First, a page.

If we're going to be God's temple, that carries some serious weight. A temple is the place where God lives. A temple is the place where people go to meet him. A temple is the place where people go to serve him. And a temple is the place where people go to build up their relationship with him. That's what the temple was always for. Only, as we talked about in church this week, the new temple isn't a place. The new temple is us. But what kind of a temple are we choosing to be? If a visitor came to this prayer meeting, would they walk away thinking, “Wow.... God lives here?” If a visitor came to this prayer meeting, right now, would they meet Jesus personally? Would they be able to experience the presence of the risen Christ among us.... or would we get in the way? If a visitor came to this prayer meeting, would they be able to walk away feeling refreshed and connected with God? Or would they have to leave feeling distant from God still? If we're doing our job as a temple here, right here in this prayer meeting, people could come here and meet Jesus. People coming here could fall in love with God all over again. But would they? Are we being that kind of temple? Are we a temple of the veiled-but-visible glory of God? Or as a temple, are we named 'Ichabod' – “no glory”?

But Peter doesn't just say that we're a temple. He says that we're being built up into a temple. This temple is not static. This temple is not finished. This temple is supposed to grow. That means, for one, that we should be out there recruiting some more stones! But it also means that we should together grow to spiritual maturity. Like we discussed before, our job as a people is not to stay still. Our job as individual Christians is not to stay still in our walk. They call it a 'walk', not a 'standstill'! Our job is to grow. Our job is to go deeper, to see farther and wider, and to love harder. Are we growing? When we look back on our week, do we have to admit that we haven't learned anything new that we can use to understand God's word better? Or can we say that we've gotten closer to the heart of what God is saying? And if we can say that, then the next important question is, what are we going to do with it?

But you are a chosen people, a royal priesthood, a holy nation, God's special possession, that you may declare the praises of him who called you out of darkness into his wonderful light. Once you were not a people, but now you are the people of God; once you had not received mercy, but now you have received mercy.” [[1 Peter 2:9-10]]

Earlier, Peter had already alluded to the fact that, as the temple of God, we're also the priesthood of God. A priest is someone who comes before God on behalf of others, and before others on behalf of God. A priest is someone sanctified for God's special service. In the Old Testament, there were plenty of priests, all descended from Moses' brother Aaron. Their leader was the high priest, and once every year, after some intense preparation, the high priest would get to pass through a veil in the temple into a room called the Holy of Holies, the place where the Ark of the Covenant was kept – and on top of that box was a 'mercy seat' representing God's throne, flanked by a pair of heavenly creatures called cherubim. The Holy of Holies was where God's presence was. Under the old covenant, there were a lot of priests, and they kept having to be replaced. None of them lasted. They had limited access to God, and what was worse, the offerings they made couldn't really fix the problem of sin. It was just animal blood and a hamburger or two. It wasn't good enough to clean us inside and out.

But we know that things are different now. Instead of there being many priests, there's really just one. Our Great High Priest is none other than Jesus. He's perfect. He's in God's presence all the time, in the real Holy of Holies in heaven. He's alive forever, so he never has to be replaced, nor is there anybody who could fill his priestly shoes. Best of all just as the change in covenants moved us from many weak priests to one perfect priest, so it moved us from many weak sacrifices to one perfect sacrifice – which Jesus made on the cross and then brought into the Father's presence forever.

So if the whole old priesthood has been replaced by Jesus, then what does Peter mean when he talks about us as not just the temple but as the 'royal priesthood'? Well, remember that as the church, we're the bride of Christ. A woman who marries a king gets to share in his rule through the marriage; so we, in being united to Christ, share in his royal rule and in his holy priesthood. As Martin Luther wrote in 1520, “just as Christ by his birthright obtained these two prerogatives, so he imparts them to and shares them with everyone who believes in him according to the law of the above-mentioned marriage, according to which the wife owns whatever belongs to the husband. Hence all of us who believe in Christ are priests and kings in Christ.”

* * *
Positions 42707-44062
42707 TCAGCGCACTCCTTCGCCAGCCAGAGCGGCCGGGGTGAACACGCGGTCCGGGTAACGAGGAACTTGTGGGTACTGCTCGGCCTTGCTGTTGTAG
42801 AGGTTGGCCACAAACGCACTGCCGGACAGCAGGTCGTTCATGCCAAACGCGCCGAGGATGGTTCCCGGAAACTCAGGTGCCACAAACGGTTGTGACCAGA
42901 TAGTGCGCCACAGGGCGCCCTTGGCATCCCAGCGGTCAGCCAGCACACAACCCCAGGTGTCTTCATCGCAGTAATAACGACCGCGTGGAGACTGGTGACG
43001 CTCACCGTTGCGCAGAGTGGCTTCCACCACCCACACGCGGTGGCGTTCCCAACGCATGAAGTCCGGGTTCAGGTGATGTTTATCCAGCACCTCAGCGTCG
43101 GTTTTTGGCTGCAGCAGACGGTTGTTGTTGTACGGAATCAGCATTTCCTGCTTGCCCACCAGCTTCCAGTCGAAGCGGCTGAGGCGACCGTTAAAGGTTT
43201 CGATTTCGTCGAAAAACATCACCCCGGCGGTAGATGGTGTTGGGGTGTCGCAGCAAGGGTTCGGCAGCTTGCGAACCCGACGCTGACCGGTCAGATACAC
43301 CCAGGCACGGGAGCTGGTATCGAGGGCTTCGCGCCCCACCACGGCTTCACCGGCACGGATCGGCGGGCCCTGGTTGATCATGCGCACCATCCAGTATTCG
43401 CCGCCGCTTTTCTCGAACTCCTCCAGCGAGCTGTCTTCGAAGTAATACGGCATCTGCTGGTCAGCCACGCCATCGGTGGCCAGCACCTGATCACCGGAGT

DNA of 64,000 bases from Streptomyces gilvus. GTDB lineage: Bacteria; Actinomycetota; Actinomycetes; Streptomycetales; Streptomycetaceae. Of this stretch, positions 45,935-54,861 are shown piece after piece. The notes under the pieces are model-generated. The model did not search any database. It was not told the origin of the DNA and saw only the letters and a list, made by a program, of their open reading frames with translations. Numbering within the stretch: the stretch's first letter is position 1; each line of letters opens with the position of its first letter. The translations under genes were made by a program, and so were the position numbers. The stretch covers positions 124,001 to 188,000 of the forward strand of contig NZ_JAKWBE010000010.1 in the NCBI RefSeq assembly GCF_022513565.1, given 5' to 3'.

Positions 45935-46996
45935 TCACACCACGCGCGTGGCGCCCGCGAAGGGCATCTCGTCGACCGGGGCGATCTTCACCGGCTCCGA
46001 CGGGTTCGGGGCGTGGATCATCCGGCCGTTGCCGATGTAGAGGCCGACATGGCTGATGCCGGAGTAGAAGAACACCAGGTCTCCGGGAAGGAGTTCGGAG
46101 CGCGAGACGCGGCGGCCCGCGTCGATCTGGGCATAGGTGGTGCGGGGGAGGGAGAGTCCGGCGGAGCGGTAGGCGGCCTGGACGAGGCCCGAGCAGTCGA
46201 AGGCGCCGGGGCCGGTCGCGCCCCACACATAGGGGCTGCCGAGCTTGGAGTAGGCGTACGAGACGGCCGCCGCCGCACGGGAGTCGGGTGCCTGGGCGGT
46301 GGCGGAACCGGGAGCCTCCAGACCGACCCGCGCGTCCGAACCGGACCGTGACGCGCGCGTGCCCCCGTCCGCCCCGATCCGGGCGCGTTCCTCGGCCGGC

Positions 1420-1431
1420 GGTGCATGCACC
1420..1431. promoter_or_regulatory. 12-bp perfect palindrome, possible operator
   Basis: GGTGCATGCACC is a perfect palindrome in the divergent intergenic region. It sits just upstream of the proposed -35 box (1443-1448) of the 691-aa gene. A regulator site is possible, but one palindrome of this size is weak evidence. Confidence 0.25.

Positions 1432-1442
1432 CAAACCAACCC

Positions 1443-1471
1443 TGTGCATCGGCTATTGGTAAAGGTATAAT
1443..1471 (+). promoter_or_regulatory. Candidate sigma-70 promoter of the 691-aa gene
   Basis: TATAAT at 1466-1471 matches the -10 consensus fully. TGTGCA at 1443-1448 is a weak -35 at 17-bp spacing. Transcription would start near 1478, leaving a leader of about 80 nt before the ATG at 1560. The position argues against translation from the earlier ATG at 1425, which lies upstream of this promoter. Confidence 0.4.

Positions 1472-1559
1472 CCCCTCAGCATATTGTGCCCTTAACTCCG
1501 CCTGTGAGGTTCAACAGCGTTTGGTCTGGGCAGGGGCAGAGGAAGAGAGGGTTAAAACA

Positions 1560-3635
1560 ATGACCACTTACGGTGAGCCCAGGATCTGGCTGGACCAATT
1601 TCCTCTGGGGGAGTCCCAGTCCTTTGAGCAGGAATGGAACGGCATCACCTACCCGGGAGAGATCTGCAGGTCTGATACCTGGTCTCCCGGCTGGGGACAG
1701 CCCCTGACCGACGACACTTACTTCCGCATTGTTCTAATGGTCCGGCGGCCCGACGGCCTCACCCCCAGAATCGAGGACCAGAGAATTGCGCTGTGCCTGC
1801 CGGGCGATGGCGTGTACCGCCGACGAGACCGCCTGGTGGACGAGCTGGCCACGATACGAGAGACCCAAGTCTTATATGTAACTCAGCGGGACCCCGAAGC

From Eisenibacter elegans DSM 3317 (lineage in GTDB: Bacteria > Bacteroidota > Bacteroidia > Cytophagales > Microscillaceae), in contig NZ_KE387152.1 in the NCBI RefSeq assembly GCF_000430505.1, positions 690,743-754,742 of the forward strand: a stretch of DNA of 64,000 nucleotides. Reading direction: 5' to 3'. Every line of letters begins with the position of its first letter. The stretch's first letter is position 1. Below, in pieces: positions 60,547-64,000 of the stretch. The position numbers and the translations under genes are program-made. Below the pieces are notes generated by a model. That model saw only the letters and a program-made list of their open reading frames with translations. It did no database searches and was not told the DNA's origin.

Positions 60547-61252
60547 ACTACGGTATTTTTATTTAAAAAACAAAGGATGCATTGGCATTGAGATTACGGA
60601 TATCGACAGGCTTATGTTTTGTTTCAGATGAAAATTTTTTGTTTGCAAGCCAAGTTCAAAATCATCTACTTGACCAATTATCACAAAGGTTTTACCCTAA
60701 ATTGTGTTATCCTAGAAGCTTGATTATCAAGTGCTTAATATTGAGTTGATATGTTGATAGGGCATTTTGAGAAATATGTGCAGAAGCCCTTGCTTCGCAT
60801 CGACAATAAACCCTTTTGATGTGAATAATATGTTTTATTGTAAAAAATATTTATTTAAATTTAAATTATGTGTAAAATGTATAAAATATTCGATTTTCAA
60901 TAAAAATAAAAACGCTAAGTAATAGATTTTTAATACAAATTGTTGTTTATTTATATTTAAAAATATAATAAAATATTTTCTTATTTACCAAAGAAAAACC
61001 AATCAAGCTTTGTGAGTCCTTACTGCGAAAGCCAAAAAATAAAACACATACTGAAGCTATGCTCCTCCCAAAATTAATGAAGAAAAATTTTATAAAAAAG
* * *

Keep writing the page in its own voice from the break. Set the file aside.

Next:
See, we don't have a priesthood independent of Christ's, nor are just some people in the church priests. But all of us are royalty and all of us are priests – though only through sharing in the priesthood and the royalty that Jesus has. We weren't always a people. We weren't always united together like this, as a 'holy nation'. Before we met Jesus, we were outsiders to God's people and to his plan. We weren't living under mercy. But God is a God who invites the outsiders to become the inner circle. God is a God who takes a bunch of miscellaneous no-goodniks from all backgrounds and all walks of life, and makes them into one new people and one new family and showers them – us! – with undeserved mercy after mercy and blessing after blessing. Peter says that God did this so that we could 'declare the praises of him who called us out of darkness into his wonderful light'. We aren't in the dark anymore, the way we once were. We're living in the light, as he is in the light. We've been given rescue from the dungeon. We've been called to be priests and a temple. And the spiritual sacrifice we offer in the new covenant is to praise God with our lips and with our lives for how incredible he's been to us:

O for a thousand tongues to sing
My great Redeemer's praise,
The glories of my God and King,
The triumphs of his grace!

My gracious Master and my God,
Assist me to proclaim,
To spread through all the earth abroad
The honors of thy name.

Jesus! the name that charms our fears,
That bids our sorrows cease;
'Tis music in the sinner's ears,
'Tis life and health and peace.

He breaks the power of canceled sin,
He sets the prisoner free;
His blood can make the foulest clean,
His blood availed for me.

On this glad day the glorious Sun
Of Righteousness arose;
On my benighted soul he shone
And filled it with repose.

Sudden expired the legal strife,
'Twas then I ceased to grieve;
My second, real, living life
I then began to live.

Then with my heart I first believed,
Believed with faith divine,
Power with the Holy Ghost received
To call the Savior mine.

I felt my Lord's atoning blood
Close to my soul applied;
Me, me he loved, the Son of God,
For me, for me he died!

I found and owned his promise true,
Ascertained of my part,
My pardon passed in heaven I knew
When written on my heart.

Look unto him, ye nations, own
Your God, ye fallen race;
Look and be saved through faith alone,
Be justified by grace.